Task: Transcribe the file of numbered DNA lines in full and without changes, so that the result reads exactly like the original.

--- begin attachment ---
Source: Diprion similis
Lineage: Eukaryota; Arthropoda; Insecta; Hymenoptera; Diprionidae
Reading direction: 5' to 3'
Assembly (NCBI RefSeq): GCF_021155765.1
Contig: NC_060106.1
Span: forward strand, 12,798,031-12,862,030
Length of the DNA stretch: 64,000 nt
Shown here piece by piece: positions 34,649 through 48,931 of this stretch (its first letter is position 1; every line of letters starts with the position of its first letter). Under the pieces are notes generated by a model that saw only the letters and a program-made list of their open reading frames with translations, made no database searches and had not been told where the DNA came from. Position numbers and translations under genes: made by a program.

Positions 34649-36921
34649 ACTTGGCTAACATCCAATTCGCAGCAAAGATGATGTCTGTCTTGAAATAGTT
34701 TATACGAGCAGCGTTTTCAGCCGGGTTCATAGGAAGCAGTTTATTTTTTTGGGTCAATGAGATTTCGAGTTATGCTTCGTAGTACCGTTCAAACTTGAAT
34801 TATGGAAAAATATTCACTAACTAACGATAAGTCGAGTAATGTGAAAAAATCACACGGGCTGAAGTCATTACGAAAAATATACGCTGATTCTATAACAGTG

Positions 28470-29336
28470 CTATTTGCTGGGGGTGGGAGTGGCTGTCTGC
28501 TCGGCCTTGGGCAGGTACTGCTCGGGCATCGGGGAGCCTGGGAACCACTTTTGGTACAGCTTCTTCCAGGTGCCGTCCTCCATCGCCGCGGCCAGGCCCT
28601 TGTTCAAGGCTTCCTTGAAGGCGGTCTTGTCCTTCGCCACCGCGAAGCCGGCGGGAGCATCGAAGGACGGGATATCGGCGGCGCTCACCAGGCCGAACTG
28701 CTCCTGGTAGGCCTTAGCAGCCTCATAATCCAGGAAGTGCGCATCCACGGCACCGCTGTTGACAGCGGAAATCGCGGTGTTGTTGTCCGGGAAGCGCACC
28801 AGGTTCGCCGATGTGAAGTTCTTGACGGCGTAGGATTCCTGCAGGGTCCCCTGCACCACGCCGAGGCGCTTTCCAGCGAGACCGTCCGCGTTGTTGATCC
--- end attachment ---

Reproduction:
Source: Diprion similis
Lineage: Eukaryota; Arthropoda; Insecta; Hymenoptera; Diprionidae
Reading direction: 5' to 3'
Assembly (NCBI RefSeq): GCF_021155765.1
Contig: NC_060106.1
Span: forward strand, 12,798,031-12,862,030
Length of the DNA stretch: 64,000 nt
Shown here piece by piece: positions 34,649 through 48,931 of this stretch (its first letter is position 1; every line of letters starts with the position of its first letter). Under the pieces are notes generated by a model that saw only the letters and a program-made list of their open reading frames with translations, made no database searches and had not been told where the DNA came from. Position numbers and translations under genes: made by a program.

Positions 34649-36921
34649 ACTTGGCTAACATCCAATTCGCAGCAAAGATGATGTCTGTCTTGAAATAGTT
34701 TATACGAGCAGCGTTTTCAGCCGGGTTCATAGGAAGCAGTTTATTTTTTTGGGTCAATGAGATTTCGAGTTATGCTTCGTAGTACCGTTCAAACTTGAAT
34801 TATGGAAAAATATTCACTAACTAACGATAAGTCGAGTAATGTGAAAAAATCACACGGGCTGAAGTCATTACGAAAAATATACGCTGATTCTATAACAGTG

Positions 28470-29336
28470 CTATTTGCTGGGGGTGGGAGTGGCTGTCTGC
28501 TCGGCCTTGGGCAGGTACTGCTCGGGCATCGGGGAGCCTGGGAACCACTTTTGGTACAGCTTCTTCCAGGTGCCGTCCTCCATCGCCGCGGCCAGGCCCT
28601 TGTTCAAGGCTTCCTTGAAGGCGGTCTTGTCCTTCGCCACCGCGAAGCCGGCGGGAGCATCGAAGGACGGGATATCGGCGGCGCTCACCAGGCCGAACTG
28701 CTCCTGGTAGGCCTTAGCAGCCTCATAATCCAGGAAGTGCGCATCCACGGCACCGCTGTTGACAGCGGAAATCGCGGTGTTGTTGTCCGGGAAGCGCACC
28801 AGGTTCGCCGATGTGAAGTTCTTGACGGCGTAGGATTCCTGCAGGGTCCCCTGCACCACGCCGAGGCGCTTTCCAGCGAGACCGTCCGCGTTGTTGATCC